The Week in Review
28 January-04 February 2016
Election `offers opportunity for real change’
On 3 February, Taoiseach Enda Kenny confirmed the dissolution of the Dáil.
Sinn Féin Leader, Gerry Adams TD, said the election provided `an opportunity for real change’ with a `choice is between two visions for Irish society’.
Current Fine Gael and Labour government had `presided over some of the most reprehensible policy decisions ever made by a Government in this State, and they have brought chaos to the lives of ordinary citizens’.
He said they had `cut child benefit, the back to school allowance, the respite care grant, 1.5 million home help hours, and they abolished the bereavement grant’. He said they had `promised a new health service’ but instead, `last year we saw the highest number of patients on trolleys since records began and we have the worst A&E waiting times in Europe’. The aim of the Government, if re-elected, would be to privatise healthcare, he warned.
Mr Adams said wages had been cut `and another generation forced into emigration’, while many were facing `excessive mortgages, Water Charges and a Family Home Tax’ whilst taxes were reduced for the wealthy.
He said the government had `refused to invest in house building, abdicating responsibility to developers and taking the side of landlords against tenants’.
However he said the election provided `an opportunity for real change’ whith a `choice is between two visions for Irish society’. This was between a Fine Gael led Government ‘that will deliver more of the same unfairness and inequality’, or a Sinn Féin led Government `that has a plan to deliver a fair recovery for all citizens, and put stability back into the lives of the average family’.
He said that Sinn Fein’s `first priority in Government will be to abolish Water Charges and the Property Tax, and take more than a quarter of a million people out of the USC net’.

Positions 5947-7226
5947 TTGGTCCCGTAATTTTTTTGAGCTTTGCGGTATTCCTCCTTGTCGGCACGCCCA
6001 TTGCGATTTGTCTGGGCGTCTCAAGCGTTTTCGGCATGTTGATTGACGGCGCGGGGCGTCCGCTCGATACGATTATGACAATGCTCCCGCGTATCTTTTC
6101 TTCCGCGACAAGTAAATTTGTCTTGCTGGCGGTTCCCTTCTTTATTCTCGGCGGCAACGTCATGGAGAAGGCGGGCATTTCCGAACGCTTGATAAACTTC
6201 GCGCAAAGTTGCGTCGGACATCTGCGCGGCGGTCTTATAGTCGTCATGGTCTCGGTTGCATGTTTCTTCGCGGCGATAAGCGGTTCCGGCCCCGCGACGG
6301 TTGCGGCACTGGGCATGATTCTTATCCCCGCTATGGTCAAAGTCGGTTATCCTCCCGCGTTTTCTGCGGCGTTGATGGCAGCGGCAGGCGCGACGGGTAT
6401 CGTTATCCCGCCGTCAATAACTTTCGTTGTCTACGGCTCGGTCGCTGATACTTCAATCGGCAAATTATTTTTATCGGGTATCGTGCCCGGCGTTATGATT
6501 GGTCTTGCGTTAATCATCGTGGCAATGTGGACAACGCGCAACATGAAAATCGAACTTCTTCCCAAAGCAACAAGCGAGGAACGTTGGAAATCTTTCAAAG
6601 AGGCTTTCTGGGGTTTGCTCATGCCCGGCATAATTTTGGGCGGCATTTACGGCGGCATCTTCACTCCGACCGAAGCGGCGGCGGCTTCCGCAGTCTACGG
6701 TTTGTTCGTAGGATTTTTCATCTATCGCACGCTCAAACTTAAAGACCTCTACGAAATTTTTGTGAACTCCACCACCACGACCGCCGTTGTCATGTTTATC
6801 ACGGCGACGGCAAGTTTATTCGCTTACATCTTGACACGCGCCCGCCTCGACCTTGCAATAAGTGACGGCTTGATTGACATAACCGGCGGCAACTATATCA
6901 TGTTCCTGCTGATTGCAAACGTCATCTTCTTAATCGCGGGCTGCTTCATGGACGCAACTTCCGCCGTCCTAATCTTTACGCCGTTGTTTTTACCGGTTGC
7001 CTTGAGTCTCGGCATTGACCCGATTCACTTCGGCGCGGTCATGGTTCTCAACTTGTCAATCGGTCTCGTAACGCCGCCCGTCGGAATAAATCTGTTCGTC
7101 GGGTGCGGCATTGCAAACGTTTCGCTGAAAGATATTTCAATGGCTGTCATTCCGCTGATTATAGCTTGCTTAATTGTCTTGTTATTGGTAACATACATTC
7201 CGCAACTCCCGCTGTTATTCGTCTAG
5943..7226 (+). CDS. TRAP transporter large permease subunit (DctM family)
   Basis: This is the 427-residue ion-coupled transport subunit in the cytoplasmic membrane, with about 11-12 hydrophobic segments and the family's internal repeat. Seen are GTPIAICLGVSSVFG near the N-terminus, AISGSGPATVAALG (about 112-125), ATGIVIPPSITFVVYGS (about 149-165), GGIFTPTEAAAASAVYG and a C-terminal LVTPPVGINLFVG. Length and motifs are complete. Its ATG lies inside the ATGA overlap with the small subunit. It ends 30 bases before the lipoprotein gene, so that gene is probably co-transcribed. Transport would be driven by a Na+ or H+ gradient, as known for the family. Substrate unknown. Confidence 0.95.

He concluded: `Polling day is the citizens’ day, and the people have choices to make. I hope they choose for fairness and for genuine Republican politics. I hope they vote for Sinn Féin.’
‘We must move beyond recrimination’ – McGuinness
On 30 January Martin McGuinness said Irish society must learn to move beyond the politics of recrimination if the potential of peace is to be fully realised. The North’s Deputy First Minister was speaking at the Kinsale Peace Project today where he insisted that political maturity is needed across the island if our people are to be truly reconciled.
Mr McGuinness said the Irish peace process was `rightly held up as a beacon of hope for conflict situations across the globe’ and that he was `very proud of the role that my party has played in the success of that peace process’.
He said `Politics on this island and between Ireland and Britain have been transformed. We are in a far better place now than at any time in our painful history. However, we are still on a journey and I have long argued that the next phase of the peace process needs to be the reconciliation phase. That requires leadership and political maturity from all parties, right across the island.
`There needs to be an end to the politics of recrimination because that leads us nowhere. I have been in government with the DUP for eight years now, serving with Ian Paisley, Peter Robinson and now Arlene Foster as First Minister. There was a time when the prospect of Sinn Féin and the DUP in government together was unthinkable but we have achieved that. We have shared power for almost nine years and the institutions have remained in place. The sky didn’t fall in.
He added `During all that time there hasn’t been one word of recrimination about the past between myself, Ian, Peter or Arlene. That is because we know that, in order to realise the potential of peace, in order to govern for the mutual benefit of our people, we must look to the future. Of course we can never forget the past but neither can we become prisoners to it. We have all suffered in the conflict and if we allow ourselves to get dragged into constant recrimination about the past, the only people that serves is those who would wish to drag us back there.
He said `I think all of us on the island need to learn that lesson. It’s ironic that much of the political and media recrimination today originates in this part of the island. It saddens me to say that and I often wonder what happened to the political maturity shown by people like Albert Reynolds and Bertie Ahern who put peace before party politics.